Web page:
5 Tips To Speed Up Recovery From A C-section & Its Timeline

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Your recovery from a C-section may take several weeks after the delivery. Since a C-section is a major abdominal surgery, it may take time for the incision to heal and the soreness and pain to relieve.

Most women recover from a C-section procedure within six weeks; however, some may take longer depending on their delivery complications and general health status. Therefore, it is important to understand your body and set recovery timelines based on your needs. Resume your normal activities only after you feel comfortable and are completely healed.

Read this post to understand the activity timeline and recovery tips after a C-section delivery and when to contact your doctor.

Activity Timelines After C-Section

The time to heal from a C-section can vary in each woman. However, it may take nearly six weeks to completely heal after cesarean sections in most cases. Some may recover and begin activities within a week or two after childbirth. Most mothers can recover within six to eight weeks after delivery. However, it can even be challenging for many to take care of the baby during recovery time. You may resume activities as your body heals.

Activity timeline after C-section may include (1):

1. Breastfeeding after a C-section

La Leche League recommends breastfeeding as soon as possible after a C-section. Women who had epidural anesthesia (regional anesthesia) can breastfeed in the delivery room as soon as the baby is delivered. Mothers who had general anesthesia can breastfeed in the recovery room. You may try positions that do not hurt the incision wound.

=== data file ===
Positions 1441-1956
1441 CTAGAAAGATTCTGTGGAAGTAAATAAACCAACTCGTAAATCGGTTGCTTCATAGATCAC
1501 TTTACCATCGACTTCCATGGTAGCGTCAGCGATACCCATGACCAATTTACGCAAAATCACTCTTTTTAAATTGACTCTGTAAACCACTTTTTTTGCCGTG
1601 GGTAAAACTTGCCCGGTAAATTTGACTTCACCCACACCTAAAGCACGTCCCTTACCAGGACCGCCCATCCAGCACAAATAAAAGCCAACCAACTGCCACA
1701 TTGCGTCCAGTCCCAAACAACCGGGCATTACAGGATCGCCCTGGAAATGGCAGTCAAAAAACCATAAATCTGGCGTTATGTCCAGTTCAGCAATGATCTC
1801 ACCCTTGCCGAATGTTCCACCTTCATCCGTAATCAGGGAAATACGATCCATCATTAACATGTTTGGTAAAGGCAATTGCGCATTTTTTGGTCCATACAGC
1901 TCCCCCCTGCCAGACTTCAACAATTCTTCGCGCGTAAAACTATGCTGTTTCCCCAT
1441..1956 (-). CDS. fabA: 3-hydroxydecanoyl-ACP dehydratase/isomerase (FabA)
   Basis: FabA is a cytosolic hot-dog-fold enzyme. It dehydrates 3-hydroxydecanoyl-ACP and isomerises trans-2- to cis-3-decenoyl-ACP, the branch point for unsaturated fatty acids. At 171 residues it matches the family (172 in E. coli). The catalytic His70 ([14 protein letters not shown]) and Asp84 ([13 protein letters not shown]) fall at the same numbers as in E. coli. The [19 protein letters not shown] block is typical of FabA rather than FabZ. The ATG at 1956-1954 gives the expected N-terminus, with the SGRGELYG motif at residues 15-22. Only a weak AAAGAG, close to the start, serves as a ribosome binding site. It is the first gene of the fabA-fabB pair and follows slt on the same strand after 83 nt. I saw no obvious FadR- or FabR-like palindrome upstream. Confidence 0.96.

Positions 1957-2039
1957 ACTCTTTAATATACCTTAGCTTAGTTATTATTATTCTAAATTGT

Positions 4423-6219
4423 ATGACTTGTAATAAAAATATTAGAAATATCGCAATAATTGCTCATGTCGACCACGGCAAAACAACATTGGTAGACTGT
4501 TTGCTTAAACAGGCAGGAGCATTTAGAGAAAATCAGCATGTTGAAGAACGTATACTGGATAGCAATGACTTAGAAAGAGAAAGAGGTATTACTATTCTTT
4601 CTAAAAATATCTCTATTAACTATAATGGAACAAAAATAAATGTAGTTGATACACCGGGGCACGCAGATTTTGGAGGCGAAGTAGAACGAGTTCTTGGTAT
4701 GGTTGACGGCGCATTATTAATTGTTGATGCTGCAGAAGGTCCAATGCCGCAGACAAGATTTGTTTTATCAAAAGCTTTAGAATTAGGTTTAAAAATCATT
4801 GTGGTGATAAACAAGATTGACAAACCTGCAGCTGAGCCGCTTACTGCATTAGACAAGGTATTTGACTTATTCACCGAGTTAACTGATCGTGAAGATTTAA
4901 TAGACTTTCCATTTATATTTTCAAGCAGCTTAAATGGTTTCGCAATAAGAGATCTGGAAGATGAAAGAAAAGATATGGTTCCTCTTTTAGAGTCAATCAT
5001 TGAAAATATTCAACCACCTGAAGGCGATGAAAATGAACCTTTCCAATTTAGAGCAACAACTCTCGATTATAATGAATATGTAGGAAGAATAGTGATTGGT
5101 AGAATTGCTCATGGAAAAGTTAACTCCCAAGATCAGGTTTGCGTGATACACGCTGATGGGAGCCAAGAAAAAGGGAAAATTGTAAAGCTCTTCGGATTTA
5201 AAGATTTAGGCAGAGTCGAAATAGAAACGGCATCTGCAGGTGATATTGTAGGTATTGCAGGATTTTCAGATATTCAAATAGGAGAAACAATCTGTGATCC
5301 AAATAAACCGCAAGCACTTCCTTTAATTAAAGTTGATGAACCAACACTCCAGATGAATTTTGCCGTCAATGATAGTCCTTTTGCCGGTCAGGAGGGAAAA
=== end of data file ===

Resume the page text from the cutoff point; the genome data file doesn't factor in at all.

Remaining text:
2. Exercise after a C-section

Some mothers can begin pelvic floor exercises once the urinary catheter is removed after C-section delivery. Women with difficult labor or complications may wait a while to begin exercises. Doctors recommend beginning exercise at least three weeks after C-section. After that, you may begin with gentle exercises when your body is ready.

3. Driving after a C-section

You may wait two to three weeks after C-section to begin driving. Mothers can feel fine and can drive soon after a C-section. However, driving is restricted for a while since sudden braking or sudden movements of legs while driving can stretch the abdomen and be painful. Difficulties in getting in and out of the car are also a reason to hold off before getting behind the wheel after C-section.

4. Sex after a C-section

Waiting at least six weeks after C-section before vaginal intercourse and up to eight weeks if you have delivery complications is recommended. The time may vary for each woman, depending on the emotional and physical factors.

5. Bathing after a C-section

You can bathe after 48 hours of C-Section. A waterproof bandage is generally applied on the stitches after 48 hours. Some mothers may feel difficulty in getting in and out of the tub after the procedure until the incision heals. After that, you can shower and even clean the incision with soap and water and pat dry. Soaking in public pools and baths can also increase the risk of certain infections.

All mothers can return to activities after C-section within a few weeks. However, each woman’s body is different. Some may recover faster than others. Seek your obstetrician or gynecologist’s advice if you cannot resume activities at the recommended time.

Tips For C-Section Recovery

The following tips may help mothers during recovery after a C-section delivery (2).

1. Follow pain management

Follow recommended pain management during the recovery period. Take the daily doses of pain relievers at recommended timings rather than taking them when you feel pain. Usually mothers feel comfortable after seven days of C-section but it may take a few weeks to recover from the pain.

Seek medical care if you experience unbearable pain after C-section anytime during recovery, even after taking prescribed pain medications.

2. Get plenty of rest